Bits to Atoms (and Atoms to Bits)

In MIT's Fab Lab, Neil Gershenfeld has already come up with $1 Internet nodes. Now he's looking toward fungible servers and personal fabrication.

Neil Gershenfeld says we're on the threshold of the third digital revolution, one in which matter and information merge. He has kicked off the revolution in a fabrication laboratory, dubbed the Fab Lab, at MIT, where he's the director of the Center for Bits and Atoms (CBA). In the Fab Lab, students design and manufacture their own products using inexpensive fabrication and electronics tools driven by open-source software and programs written by MIT researchers. Other "fab labs" based on these principles are spreading around the world, especially in less-developed countries. Gershenfeld, who has laid out the precepts of personal fabrication in his book Fab: The Coming Revolution on Your Desktop—From Personal Computers to Personal Fabrication (The Perseus Books Group, 2005), recently explained the mission of the CBA to Computerworld's Gary Anthes.

Neil Gershenfeld, director of MIT’s Center for Bits and Atoms
Neil Gershenfeld, director of MIT’s Center for Bits and Atoms

What do you mean when you say we are entering the third digital revolution? Historically, we have had two very distinct and important phases: communications and computing. What I'm referring to is fabrication, which is still on the analog side. The real state of the art in fabrication is in the body, in the ribosome. It's essentially a molecular computer; it runs a program. It doesn't control the tool—it is the tool. And the output isn't arranging bits—it's arranging atoms. But it has all the properties that Claude Shannon and John von Neumann [defined] for communications and computation.

One of the CBA's "grand challenges" is to create "it from bit." What does that mean? The research we are doing is looking at how you go, quite literally, from bits to atoms and from atoms to bits. If you have a description, how do you turn it into a thing, and if you have a thing, how do you turn it into a description? What are emerging are principles for how to do exactly that.



Neil Gershenfeld

Director of MIT’s Center for Bits and Atoms

MIT’s fabrication laboratory, also known as the Fab Lab

He has kicked off a revolution in digital fabrication.

Is this a new branch of computer science? In many ways, computer science is one of the worst things to happen to either computing or science. The canon of computer science that's currently taught prematurely froze a model of computation based on 1950s technology. Nature is a much more powerful computer than traditional models of computation consider. One of the dramatic examples is quantum computing, but there are many other ways nature can compute that are poorly captured in conventional models of computation.

Can you give an example? One of the first projects we've done is Internet 0. It lets you build a Web server for $1 that can go into a light switch. It takes the original properties of the Internet—internetworking and the end-to-end principle—and extends them down to the physical device level. It will let you do IP to everything, at essentially the cost of an RFID tag. It's the first step in breaking computation out of the boxes you see today and integrating it with the physical world.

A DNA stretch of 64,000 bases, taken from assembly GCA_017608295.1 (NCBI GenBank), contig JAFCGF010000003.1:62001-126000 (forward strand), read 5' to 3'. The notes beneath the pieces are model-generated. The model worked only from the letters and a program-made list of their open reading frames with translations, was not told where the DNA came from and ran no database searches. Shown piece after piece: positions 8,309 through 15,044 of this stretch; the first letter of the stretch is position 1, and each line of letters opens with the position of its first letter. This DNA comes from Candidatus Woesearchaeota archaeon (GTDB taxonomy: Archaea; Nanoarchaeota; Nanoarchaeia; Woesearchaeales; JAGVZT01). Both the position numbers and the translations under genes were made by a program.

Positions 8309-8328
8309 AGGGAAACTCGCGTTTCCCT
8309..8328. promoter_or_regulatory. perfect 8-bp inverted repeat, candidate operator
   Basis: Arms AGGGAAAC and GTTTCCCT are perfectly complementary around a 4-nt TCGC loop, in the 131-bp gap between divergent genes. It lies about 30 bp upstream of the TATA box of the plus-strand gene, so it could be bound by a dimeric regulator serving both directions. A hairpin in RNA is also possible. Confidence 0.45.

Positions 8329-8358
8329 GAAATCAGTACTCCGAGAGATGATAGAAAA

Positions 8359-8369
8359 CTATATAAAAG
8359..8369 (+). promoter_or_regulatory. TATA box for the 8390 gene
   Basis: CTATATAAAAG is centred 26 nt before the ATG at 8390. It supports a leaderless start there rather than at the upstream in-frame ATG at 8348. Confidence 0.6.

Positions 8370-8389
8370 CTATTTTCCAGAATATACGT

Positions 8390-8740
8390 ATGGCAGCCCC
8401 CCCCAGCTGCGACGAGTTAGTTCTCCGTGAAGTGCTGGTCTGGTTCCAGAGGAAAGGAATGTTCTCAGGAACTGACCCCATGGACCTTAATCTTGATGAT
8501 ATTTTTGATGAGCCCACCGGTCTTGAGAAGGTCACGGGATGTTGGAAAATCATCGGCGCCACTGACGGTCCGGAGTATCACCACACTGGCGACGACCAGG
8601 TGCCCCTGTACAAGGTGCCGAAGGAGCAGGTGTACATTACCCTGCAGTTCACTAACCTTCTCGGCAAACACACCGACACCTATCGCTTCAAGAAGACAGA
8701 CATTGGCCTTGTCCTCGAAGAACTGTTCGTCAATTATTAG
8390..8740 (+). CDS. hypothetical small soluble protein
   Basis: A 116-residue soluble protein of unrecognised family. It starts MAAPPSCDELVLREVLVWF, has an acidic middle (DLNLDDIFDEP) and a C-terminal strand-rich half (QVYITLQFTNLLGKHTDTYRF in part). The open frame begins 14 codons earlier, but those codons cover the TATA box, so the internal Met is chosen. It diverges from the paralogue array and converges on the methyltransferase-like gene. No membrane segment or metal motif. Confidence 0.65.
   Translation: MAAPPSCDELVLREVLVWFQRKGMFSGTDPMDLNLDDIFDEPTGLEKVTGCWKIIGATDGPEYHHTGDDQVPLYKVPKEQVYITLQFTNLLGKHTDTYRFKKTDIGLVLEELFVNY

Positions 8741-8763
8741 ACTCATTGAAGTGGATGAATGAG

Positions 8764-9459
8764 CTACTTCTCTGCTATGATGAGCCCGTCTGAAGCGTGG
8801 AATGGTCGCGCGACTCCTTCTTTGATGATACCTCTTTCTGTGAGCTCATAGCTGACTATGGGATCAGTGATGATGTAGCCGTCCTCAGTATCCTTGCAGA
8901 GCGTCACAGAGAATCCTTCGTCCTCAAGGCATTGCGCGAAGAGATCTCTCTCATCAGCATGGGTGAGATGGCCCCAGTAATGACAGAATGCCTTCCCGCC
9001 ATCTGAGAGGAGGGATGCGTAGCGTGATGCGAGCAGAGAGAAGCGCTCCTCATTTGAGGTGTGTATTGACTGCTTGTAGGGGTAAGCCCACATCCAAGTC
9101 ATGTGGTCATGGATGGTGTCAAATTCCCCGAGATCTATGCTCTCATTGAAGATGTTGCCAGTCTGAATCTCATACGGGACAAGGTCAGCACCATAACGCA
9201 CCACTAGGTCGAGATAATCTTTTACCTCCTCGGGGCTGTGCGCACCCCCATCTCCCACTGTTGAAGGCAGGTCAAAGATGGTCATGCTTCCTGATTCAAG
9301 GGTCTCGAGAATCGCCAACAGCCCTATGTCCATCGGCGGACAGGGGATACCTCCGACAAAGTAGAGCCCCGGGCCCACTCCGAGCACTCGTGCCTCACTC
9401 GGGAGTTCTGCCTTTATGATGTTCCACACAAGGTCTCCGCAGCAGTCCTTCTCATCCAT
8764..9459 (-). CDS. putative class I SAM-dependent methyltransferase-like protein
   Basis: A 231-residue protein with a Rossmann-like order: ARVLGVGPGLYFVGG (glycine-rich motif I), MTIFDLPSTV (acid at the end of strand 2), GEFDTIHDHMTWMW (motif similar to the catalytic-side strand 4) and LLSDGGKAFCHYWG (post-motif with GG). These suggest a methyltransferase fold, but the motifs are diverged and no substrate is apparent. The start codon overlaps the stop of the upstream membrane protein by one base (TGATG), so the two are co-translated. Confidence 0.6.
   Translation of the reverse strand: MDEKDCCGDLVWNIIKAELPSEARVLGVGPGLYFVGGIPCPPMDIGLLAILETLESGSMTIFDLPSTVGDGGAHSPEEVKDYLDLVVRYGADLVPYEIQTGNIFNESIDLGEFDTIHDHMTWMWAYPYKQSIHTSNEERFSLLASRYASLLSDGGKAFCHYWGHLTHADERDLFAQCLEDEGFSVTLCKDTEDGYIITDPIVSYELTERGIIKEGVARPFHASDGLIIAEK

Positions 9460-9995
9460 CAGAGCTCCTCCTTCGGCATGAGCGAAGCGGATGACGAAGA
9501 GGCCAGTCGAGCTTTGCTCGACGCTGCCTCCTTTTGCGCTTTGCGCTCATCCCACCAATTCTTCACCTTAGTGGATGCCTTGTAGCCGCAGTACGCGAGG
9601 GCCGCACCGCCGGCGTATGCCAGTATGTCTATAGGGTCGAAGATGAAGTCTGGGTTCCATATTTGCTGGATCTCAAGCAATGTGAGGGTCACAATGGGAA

What's another example? We are developing fungible computation—computation as a raw material that can be poured, sprayed or unrolled, that can be applied where you want it in the quantities you need. For example, you have a display and you need a little more screen space, or you have a server and you run out of resources. Today, you can add another display or another server, but that's about the granularity that's possible. So the research is looking at how you can make millimeter- or submillimeter-size [computers] and put them in various form factors, such as paint or wallpaper, and then build programming models so the little devices organize locally and globally. So that display becomes wallpaper you unroll, and if you want more display, you add more wallpaper. If your server needs more resources, you open the top and pour in more server. We are pushing the frontiers of fabrication, process integration, packaging, communications and, most importantly, programming models.

What are some of the things your students have made in MIT's Fab Lab? They have been consistently innovative in things I never would have thought of. One made a Web browser for parrots. One made a dress with sensors and spines to protect her personal space. One made an alarm clock you have to wrestle with to prove you're awake. You can buy at Wal-Mart anything you need; this is technology that you want. It's technology for a market of one person.

Is there any corporate interest in that kind of personalized fabrication? There is a quiet trend inching toward it. Instead of central, mass production, it's on-the-fly rapid prototyping, so things like clothes or shoes or a cell phone case get customized locally for a customer.

But most big companies look at the Fab Lab stuff and say, "It's nice those kids are playing with those cute toys, but we'll do the real stuff." They are repeating the mistakes of the transition from mainframes to PCs, where the mainframe people said PCs were toys. Conventional companies don't recognize the extent to which these aren't just toys but fundamentally threaten their business models.

Where will you go next? Molecular assemblies are 20 years out, and fab labs are one step toward them. Conventional labs use millions of dollars in equipment, but with just $20,000 to $30,000 in equipment, fab labs today let you work at the level of microns and microseconds. We are moving toward nanometers and nanoseconds. Ultimately, we will end up with Star Trek-style molecular assemblies that make anything from scratch.

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